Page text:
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Smithfield Foods, Utah pork producers donate 35,000 pounds of protein

Smithfield Foods, Inc., the Utah Pork Producers Association and the Fredette Family Foundation delivered 35,000 pounds of protein, or 140,000 servings, to Utah Food Bank to push the organizations' joint "Points for Protein" campaign over the goal line.

Smithfield and UPPA, in cooperation with the Fredette Family Foundation, committed to donate 50 pounds of protein to Utah Food Bank for each point scored by BYU and Utah State during the 2022-2023 football season. The teams scored a combined 696 points, resulting in a donation of 35,000 pounds of protein. The donated products, which include ham, bacon, lunch meat and hot dogs, will be distributed throughout the state via Utah Food Bank's network of partner agencies such as the Beaver County Food Share.

"Smithfield is committed to fighting food insecurity in our communities, and this donation will go a long way toward helping the food bank serve people who are facing hunger throughout Utah," said Jonathan Toms, senior community development manager for Smithfield Foods. "We're honored to work with these great partners to make this donation a reality, and we'd like to sincerely thank everyone who was a part of our "Points for Protein" campaign this year."

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Inside a free-run aviary system

Video: Inside a free-run aviary system

In Barn #2, another day has started for Kurt and Harley Siemens’ hens. The lights slowly start to come on at 3 a.m., signaling to the hens that it’s time to start waking up. The hens lay their eggs 1-5 hours after they wake up, and each hen lays approximately one egg per day. After the hens lay their eggs, they jump down on the floor and dust bathe in floor litter. When the feeders run, they’ll jump up into the system to eat and drink. The hens eat a blend of corn, soy meal, canola meal and added vitamins – a diet that is monitored and adjusted by a poultry nutritionist regularly. After they eat, they’ll preen and relax.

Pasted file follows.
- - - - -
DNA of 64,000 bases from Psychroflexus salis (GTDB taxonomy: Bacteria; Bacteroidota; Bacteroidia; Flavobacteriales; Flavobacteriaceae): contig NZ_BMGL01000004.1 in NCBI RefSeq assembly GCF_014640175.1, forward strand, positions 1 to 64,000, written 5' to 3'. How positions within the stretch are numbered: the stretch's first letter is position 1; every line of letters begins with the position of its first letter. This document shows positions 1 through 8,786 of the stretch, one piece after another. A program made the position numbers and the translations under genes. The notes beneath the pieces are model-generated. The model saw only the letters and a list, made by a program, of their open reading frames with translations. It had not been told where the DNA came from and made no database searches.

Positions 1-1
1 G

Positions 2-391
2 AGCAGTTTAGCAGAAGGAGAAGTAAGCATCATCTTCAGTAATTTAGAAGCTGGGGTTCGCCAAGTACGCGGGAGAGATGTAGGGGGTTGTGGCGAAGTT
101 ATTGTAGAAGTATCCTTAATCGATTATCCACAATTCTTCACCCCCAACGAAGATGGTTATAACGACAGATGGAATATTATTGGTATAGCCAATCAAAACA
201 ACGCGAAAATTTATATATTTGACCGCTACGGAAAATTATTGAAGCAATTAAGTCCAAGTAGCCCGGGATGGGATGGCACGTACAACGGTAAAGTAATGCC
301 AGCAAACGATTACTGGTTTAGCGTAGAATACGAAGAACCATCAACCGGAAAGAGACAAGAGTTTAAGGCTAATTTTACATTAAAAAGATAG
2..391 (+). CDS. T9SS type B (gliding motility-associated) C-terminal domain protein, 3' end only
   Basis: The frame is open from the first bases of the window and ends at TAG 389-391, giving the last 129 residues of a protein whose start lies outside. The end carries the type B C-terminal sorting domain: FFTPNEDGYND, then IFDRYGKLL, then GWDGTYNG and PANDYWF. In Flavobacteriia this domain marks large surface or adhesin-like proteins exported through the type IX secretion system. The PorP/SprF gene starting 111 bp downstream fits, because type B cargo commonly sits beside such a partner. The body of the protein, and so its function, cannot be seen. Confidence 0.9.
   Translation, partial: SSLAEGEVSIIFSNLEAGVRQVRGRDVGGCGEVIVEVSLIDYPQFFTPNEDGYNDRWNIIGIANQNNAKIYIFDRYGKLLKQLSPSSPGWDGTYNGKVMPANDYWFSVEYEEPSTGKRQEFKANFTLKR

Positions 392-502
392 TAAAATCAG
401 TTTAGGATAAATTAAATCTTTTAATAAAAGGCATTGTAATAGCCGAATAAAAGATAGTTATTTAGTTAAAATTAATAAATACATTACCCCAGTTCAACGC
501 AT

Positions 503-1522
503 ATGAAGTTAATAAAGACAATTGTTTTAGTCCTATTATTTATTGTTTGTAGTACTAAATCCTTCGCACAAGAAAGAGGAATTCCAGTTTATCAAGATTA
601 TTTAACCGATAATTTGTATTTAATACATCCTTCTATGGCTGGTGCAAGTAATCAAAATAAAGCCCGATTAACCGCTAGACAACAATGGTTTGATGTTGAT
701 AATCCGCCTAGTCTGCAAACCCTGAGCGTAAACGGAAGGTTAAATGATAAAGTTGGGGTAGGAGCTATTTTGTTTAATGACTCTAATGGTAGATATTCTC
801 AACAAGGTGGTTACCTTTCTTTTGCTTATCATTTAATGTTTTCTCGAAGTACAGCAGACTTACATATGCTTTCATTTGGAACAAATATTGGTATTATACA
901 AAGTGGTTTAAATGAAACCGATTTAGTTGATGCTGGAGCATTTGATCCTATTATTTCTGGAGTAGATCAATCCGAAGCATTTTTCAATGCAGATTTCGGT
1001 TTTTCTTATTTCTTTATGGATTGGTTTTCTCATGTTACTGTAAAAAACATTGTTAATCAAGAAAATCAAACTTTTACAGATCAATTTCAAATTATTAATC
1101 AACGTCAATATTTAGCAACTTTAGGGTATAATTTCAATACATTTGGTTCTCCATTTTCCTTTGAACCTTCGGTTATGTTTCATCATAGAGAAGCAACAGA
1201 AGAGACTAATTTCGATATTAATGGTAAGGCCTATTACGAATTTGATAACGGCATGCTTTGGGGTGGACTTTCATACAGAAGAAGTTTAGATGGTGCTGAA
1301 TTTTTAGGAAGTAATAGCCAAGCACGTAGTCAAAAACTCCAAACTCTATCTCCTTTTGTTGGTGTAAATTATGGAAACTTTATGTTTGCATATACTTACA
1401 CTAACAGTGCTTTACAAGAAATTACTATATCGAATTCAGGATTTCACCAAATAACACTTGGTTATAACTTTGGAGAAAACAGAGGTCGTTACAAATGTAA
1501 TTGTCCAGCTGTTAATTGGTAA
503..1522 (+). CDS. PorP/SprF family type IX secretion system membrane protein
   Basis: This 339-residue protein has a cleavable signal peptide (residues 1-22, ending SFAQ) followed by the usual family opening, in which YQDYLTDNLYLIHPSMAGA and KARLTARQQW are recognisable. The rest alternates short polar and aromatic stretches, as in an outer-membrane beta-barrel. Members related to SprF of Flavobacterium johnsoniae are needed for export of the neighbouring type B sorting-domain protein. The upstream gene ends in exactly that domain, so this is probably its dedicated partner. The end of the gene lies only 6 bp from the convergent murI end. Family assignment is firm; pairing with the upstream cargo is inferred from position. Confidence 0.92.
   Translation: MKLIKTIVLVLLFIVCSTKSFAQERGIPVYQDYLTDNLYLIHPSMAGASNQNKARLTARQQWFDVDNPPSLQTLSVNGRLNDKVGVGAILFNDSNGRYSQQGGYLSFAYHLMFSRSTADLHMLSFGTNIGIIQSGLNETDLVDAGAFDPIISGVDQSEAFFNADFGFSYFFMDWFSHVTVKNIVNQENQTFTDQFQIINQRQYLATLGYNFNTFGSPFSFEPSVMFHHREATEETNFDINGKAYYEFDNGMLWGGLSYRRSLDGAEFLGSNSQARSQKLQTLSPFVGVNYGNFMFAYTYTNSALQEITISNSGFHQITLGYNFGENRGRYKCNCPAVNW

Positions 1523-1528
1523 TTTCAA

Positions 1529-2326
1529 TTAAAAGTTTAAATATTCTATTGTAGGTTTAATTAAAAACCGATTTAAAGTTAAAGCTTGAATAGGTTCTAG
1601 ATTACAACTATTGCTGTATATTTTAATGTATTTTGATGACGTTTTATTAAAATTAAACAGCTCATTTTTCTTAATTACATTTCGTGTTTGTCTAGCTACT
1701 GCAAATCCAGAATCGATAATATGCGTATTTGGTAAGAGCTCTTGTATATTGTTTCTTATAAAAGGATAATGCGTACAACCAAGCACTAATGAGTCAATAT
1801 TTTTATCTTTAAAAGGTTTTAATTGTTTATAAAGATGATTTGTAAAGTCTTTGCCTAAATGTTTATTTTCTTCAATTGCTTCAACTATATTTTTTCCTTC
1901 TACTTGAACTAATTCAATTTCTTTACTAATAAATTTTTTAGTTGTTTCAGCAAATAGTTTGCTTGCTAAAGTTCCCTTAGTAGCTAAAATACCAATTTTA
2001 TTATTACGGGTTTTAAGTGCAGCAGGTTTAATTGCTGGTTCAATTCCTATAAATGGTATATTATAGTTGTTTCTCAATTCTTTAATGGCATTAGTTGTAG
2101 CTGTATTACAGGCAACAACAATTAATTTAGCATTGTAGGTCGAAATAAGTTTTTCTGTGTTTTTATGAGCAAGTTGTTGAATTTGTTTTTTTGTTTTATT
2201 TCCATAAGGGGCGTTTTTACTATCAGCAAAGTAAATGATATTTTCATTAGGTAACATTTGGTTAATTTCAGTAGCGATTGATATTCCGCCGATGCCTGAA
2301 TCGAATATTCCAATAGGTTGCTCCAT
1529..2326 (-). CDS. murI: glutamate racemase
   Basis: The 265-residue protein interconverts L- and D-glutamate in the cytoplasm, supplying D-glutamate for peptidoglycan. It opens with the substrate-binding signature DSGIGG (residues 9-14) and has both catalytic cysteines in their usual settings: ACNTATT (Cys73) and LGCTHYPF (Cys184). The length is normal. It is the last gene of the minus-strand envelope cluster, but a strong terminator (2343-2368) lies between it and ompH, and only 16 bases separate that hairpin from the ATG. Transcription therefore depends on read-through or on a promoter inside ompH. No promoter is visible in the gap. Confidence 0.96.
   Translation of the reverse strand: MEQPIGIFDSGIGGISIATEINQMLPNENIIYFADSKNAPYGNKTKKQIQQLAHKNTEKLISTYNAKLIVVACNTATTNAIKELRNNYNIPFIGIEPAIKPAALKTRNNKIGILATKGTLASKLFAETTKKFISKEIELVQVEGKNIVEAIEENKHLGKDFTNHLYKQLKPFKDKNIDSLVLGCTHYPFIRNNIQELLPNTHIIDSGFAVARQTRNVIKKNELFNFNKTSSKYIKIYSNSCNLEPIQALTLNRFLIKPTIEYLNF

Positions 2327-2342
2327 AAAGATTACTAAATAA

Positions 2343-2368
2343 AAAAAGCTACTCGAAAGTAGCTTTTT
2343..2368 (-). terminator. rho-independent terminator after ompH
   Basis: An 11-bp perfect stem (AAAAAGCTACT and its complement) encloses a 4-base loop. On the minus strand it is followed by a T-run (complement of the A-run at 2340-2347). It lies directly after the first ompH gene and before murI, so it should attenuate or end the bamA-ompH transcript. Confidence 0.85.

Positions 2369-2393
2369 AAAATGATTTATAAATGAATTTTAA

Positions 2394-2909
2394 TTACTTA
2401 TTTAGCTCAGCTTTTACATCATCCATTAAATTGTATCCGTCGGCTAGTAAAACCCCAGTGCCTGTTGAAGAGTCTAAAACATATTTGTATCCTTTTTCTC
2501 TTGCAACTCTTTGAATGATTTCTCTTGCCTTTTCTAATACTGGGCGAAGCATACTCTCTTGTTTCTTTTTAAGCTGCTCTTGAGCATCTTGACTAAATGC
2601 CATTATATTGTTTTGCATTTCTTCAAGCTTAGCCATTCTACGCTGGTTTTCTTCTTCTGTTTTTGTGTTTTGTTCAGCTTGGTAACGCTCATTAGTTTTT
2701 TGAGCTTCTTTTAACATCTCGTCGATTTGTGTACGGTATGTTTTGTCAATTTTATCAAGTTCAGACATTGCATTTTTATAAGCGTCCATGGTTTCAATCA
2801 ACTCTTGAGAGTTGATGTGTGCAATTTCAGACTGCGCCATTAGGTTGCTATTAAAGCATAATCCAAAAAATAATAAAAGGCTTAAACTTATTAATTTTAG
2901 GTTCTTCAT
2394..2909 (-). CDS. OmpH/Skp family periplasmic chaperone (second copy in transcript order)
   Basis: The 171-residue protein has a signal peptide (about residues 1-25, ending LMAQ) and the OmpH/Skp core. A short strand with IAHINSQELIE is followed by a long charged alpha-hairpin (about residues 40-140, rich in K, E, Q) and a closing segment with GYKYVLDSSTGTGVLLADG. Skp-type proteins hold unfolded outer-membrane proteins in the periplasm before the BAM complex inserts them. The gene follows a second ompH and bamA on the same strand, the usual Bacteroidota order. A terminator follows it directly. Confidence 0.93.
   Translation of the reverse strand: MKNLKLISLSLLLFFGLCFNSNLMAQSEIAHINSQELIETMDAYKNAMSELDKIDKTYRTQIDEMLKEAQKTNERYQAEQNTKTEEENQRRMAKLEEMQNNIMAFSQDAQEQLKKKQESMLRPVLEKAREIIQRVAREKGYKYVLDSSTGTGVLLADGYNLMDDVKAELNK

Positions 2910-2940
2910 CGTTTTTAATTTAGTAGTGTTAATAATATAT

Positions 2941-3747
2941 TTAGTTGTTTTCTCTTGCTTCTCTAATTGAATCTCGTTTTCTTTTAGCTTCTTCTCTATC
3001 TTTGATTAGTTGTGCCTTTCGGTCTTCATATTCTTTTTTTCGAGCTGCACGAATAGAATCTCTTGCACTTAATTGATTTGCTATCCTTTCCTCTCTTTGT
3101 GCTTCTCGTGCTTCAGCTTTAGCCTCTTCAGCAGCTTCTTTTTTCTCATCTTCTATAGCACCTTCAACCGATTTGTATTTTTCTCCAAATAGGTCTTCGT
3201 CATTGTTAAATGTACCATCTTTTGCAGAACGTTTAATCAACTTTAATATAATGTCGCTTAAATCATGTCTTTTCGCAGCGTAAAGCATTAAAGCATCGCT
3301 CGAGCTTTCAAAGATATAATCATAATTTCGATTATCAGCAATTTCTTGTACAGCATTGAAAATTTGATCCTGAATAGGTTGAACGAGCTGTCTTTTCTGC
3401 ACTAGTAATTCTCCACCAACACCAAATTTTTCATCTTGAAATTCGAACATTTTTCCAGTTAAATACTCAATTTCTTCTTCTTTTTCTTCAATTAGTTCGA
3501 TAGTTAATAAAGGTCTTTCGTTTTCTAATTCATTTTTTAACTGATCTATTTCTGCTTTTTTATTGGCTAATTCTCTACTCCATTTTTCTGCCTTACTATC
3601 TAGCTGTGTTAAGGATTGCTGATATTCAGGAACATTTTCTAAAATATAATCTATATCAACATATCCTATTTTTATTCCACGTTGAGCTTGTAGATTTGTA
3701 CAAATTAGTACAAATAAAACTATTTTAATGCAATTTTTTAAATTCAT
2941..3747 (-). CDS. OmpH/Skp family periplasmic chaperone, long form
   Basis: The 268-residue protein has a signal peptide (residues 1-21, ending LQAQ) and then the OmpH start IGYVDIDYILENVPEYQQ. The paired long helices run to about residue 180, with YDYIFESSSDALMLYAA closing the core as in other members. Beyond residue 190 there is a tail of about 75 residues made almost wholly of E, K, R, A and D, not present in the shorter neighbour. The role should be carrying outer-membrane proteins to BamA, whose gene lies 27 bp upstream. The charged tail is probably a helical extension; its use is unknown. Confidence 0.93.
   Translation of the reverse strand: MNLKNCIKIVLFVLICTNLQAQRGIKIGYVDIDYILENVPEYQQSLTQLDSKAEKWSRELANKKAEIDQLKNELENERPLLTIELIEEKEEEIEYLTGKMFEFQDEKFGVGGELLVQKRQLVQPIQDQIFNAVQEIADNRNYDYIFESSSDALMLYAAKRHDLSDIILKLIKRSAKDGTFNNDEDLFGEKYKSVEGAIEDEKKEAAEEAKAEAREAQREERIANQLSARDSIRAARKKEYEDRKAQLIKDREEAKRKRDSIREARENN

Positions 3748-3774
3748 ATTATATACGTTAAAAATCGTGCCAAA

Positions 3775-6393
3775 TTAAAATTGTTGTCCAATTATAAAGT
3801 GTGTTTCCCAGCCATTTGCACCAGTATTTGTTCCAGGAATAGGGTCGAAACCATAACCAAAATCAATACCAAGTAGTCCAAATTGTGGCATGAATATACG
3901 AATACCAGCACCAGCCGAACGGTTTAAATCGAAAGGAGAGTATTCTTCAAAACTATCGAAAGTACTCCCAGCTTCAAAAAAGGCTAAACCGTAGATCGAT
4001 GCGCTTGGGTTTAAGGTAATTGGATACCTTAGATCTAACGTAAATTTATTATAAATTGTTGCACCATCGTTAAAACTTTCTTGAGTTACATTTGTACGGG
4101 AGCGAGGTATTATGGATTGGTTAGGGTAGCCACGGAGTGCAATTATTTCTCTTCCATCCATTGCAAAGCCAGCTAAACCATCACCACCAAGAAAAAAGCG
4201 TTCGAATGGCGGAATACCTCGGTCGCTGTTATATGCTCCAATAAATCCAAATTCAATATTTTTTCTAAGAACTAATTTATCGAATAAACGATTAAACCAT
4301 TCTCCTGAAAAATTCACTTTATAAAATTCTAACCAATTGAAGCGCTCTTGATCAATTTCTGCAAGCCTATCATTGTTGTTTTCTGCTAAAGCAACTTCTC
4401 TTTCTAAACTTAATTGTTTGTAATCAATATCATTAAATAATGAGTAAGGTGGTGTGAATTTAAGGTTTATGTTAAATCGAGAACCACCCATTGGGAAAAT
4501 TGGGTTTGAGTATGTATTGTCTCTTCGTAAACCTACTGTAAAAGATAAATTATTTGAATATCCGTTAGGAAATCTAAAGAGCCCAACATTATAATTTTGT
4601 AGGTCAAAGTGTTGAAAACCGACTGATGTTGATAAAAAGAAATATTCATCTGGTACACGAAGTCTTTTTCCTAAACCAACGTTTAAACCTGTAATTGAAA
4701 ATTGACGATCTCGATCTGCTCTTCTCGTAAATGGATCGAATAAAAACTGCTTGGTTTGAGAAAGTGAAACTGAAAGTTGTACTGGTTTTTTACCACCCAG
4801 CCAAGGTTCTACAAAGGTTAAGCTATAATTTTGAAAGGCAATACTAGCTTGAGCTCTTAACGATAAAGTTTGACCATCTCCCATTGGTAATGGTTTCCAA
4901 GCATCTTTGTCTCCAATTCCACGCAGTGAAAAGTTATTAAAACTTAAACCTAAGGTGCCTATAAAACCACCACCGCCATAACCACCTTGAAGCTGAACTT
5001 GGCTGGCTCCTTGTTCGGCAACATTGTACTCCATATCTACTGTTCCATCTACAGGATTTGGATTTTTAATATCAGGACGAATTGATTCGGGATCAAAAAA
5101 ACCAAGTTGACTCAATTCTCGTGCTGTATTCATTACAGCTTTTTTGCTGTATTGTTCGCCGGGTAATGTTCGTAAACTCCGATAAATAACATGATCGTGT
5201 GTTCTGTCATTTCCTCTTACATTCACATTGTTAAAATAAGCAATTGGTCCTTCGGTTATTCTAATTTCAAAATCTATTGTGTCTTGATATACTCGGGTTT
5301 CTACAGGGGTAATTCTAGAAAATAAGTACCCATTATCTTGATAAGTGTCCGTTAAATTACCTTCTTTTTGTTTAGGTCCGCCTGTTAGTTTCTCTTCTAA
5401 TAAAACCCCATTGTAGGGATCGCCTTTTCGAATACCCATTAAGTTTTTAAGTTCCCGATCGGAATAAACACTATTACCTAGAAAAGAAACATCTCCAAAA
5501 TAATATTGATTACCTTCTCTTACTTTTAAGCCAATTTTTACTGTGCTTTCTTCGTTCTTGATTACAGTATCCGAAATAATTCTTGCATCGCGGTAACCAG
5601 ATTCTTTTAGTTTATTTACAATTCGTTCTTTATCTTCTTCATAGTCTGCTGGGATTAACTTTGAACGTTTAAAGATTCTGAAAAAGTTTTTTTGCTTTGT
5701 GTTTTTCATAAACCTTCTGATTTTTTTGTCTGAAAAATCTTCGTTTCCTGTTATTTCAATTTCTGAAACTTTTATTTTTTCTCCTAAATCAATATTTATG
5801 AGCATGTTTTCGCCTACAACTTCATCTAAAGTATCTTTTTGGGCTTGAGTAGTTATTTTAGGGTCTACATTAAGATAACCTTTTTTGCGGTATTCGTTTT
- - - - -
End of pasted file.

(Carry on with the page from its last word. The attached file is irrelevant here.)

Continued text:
During the day, the hens are building the yolk and albumen of the egg and at night they’re forming the shell. The egg is ready to lay when the hen wakes up. The hens go into the private nesting area to lay their egg, where it rolls onto a covered conveyor belt and is safely transported to the gathering area. The eggs are gathered starting at 9 a.m. every day. This way, at warmer times of the day the eggs are already gathered and in the cooler.

Harley examines the eggs as they move through the gathering area. He is looking for manure spots on eggs, feathers and cracked eggs. He removes the cracked eggs as they’re not suitable for consumption.

The eggs that you see here and the eggs in your fridge – there is no difference! From the time they’re laid to the time these eggs arrive at the grocery store it’s been just 3-5 days. The eggs go from Kurt and Harley’s farm on a truck to the grading station, where they’re lightly washed with food-grade detergent and sorted for grade and weight. From there, they arrive on your grocery store shelves and you bring them home to feed your family with a nutritious, locally produced and wholesome food from a family farm.